What I Learned about Self-Love at a Summer Music Festival

By: Sydney Parker ’16, University Health Center SHARE Peer Educator

sydney%20at%20afropunkI’ve always dreamed of a world where I could just be Sydney Parker. A place where the various dimensions of my very being could co-exist. A place where I could be an unapologetically black, queer woman who loves everything from indie music to the Fresh Prince of Bel-Air. I longed for a place where people are celebrated for who they are verses the stereotypical boxes that society imposes on them. I found that place this summer, and it’s called Afropunk.

What is Afropunk?

Afropunk is an annual multicultural music festival that takes place in major cities across the country. I attended the one in Brooklyn, NY. According to their website, “the word AFROPUNK itself has become synonymous with an open-minded, non-conforming and unconventional” platform for the “black presence in the American punk scene.” My experience wasn’t anything short of that! As soon as I walked into the festival I felt like I was in a perfect utopia. I looked around and as far as the eye could see was a celebration of individuality and liberation. There were barefoot children running through the grass, people with purple hair, luscious afros, bold and bright clothing, oversized overalls, and a sea of beautiful melanin.

I had an incredible time and when it was all over, it was very hard to say goodbye to this exhilarating paradise. Part of what made Afropunk so meaningful was the many ways in which the experience taught me about self-care and self-love.

Lesson #1: Whenever you are feeling emotionally and/or mentally unstable, find support and affirmation.

Seek out people or places that will allow you to reconnect with your soul. Whether it be visiting the Labyrinth on campus or catching up on your favorite Netflix show with a friend, it is important to cultivate various outlets that bring you inner peace and comfort.

Why this is important to me. To be black and conscious in America is hard and keeping up with the news this past year was especially difficult for me. From the death of Freddie Gray and Sandra Bland while in police custody to the Charleston nine shooting in South Carolina, the mass killings of black bodies due to systemic racism have taken a toll on my mental and emotional health. As someone who already struggles with anxiety, it is especially important for me to find ways to recharge. That is exactly what Afropunk did for me. It reinforced the pure bliss and beauty that comes along with being an African American woman.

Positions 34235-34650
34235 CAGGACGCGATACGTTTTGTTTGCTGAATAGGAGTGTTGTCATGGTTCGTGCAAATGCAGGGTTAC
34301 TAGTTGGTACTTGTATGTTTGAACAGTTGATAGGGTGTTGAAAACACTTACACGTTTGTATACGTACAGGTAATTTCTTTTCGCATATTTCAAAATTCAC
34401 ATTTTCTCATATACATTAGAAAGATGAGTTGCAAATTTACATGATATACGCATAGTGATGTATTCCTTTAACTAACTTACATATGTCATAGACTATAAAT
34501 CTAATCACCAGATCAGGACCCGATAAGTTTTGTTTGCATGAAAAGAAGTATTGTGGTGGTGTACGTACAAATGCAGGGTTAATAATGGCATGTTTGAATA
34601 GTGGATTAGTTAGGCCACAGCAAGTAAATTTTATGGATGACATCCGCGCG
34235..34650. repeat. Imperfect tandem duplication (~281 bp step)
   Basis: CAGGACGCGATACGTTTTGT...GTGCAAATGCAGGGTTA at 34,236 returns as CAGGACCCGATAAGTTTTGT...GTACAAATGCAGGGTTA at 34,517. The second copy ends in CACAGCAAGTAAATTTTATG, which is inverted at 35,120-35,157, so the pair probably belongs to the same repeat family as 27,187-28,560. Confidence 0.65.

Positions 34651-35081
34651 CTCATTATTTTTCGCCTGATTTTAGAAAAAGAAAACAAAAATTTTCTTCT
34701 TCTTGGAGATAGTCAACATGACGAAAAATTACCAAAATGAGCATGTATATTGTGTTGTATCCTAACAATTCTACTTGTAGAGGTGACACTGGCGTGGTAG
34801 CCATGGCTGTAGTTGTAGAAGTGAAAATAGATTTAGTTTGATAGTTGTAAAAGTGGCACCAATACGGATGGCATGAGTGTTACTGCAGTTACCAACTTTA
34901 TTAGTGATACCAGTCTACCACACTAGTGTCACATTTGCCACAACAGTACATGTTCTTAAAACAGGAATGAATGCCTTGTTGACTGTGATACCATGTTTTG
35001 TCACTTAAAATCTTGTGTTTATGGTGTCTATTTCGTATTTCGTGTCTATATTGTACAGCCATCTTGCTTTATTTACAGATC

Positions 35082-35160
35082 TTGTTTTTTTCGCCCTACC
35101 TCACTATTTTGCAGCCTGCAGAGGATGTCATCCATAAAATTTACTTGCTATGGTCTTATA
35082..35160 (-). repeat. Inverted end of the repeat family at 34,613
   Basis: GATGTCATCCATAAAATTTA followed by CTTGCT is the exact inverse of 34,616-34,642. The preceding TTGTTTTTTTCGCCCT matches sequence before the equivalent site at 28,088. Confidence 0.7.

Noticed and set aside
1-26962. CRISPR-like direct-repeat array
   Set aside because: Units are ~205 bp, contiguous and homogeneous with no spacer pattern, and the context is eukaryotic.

Lesson #2: The world can be a scary place, especially for those who don’t conform or meet society’s standards of who you are expected to be. You are not alone.

Embrace who you are & surround yourself with people who celebrate the authentic you! The more you cultivate community and positivity, the more connected you will feel to others and the world around you.

Why this is important to me. Afropunk was the epitome of the inclusivity that I’ve always longed for. The festival had the following ground rules that were proudly (and massively) displayed. I wish that these rules were everywhere, encouraging us to love and accept one another for who we are.


Lesson #3: Always, always, always find ways to self-care & self-love!

I returned to Maryland with a “Very Black” sticker, souvenir T-shirts, and a new sense of self. My conclusion is this: I may not be able to stop all of the violence in this country, but I can find ways to rejuvenate MY soul so that I am not walking around carrying the burdens of the world. This allows me to focus my energies on the many things and people that I care about such as my love for dance and my family.


This entry was posted in Uncategorized. Bookmark the permalink.

Leave a Comment

Fill in your details below or click an icon to log in:

WordPress.com Logo

You are commenting using your WordPress.com account. Log Out / Change )

Twitter picture

You are commenting using your Twitter account. Log Out / Change )

Facebook photo

You are commenting using your Facebook account. Log Out / Change )

Google+ photo

You are commenting using your Google+ account. Log Out / Change )

Connecting to %s